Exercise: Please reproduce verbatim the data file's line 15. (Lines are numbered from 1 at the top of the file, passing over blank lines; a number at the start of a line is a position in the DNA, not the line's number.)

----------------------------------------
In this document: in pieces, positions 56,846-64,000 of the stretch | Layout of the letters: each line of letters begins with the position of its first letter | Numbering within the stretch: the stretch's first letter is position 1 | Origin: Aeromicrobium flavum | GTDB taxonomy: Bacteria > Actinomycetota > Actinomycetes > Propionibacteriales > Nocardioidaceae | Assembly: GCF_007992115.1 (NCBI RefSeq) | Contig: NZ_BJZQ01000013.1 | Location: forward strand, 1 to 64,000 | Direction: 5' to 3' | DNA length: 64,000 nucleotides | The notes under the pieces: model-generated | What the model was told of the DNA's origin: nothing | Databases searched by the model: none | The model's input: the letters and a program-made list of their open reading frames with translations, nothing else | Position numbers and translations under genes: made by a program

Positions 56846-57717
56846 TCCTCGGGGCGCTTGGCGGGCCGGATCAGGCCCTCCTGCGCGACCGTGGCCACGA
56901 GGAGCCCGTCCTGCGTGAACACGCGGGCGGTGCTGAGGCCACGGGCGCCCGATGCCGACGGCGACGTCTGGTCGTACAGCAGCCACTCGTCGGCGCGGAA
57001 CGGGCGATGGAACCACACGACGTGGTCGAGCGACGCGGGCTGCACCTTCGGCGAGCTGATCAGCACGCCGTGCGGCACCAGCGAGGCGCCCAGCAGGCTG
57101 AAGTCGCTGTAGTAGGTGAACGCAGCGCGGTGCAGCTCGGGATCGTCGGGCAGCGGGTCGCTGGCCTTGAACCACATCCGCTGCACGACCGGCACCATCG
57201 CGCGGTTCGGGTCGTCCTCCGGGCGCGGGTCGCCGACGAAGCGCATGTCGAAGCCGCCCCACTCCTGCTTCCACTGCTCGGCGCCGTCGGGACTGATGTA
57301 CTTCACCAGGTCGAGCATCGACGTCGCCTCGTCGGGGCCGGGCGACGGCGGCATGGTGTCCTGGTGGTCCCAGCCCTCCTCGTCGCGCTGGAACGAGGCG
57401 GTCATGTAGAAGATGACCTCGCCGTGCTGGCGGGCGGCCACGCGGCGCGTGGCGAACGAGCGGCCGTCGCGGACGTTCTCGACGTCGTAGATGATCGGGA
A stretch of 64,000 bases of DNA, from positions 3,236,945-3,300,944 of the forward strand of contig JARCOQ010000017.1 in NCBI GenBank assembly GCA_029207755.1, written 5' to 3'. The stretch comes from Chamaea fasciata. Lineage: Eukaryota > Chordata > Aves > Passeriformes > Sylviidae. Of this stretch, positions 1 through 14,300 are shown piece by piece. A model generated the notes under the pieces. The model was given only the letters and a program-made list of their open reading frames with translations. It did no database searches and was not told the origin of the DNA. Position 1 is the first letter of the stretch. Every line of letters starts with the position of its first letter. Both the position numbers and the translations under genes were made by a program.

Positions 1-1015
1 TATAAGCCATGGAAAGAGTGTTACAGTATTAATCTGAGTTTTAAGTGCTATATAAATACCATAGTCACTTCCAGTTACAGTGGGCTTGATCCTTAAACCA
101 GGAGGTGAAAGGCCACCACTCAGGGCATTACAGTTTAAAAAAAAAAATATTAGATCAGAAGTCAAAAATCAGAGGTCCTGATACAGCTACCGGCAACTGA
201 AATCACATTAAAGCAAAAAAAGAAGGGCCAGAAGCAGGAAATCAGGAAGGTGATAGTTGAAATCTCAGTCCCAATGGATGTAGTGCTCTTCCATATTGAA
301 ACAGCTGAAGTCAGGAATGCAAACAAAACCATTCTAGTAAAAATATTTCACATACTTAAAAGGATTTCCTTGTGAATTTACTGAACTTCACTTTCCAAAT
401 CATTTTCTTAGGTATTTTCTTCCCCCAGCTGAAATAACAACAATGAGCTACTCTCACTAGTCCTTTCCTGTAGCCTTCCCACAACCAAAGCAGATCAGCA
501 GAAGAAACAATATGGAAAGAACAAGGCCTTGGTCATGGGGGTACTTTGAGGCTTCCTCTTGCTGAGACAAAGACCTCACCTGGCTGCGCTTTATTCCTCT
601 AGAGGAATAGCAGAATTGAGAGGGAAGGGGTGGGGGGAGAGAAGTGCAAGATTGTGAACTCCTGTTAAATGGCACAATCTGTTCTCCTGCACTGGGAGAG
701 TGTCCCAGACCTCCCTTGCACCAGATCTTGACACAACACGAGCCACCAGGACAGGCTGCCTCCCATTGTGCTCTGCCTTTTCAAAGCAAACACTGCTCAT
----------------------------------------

301 ACAGCTGAAGTCAGGAATGCAAACAAAACCATTCTAGTAAAAATATTTCACATACTTAAAAGGATTTCCTTGTGAATTTACTGAACTTCACTTTCCAAAT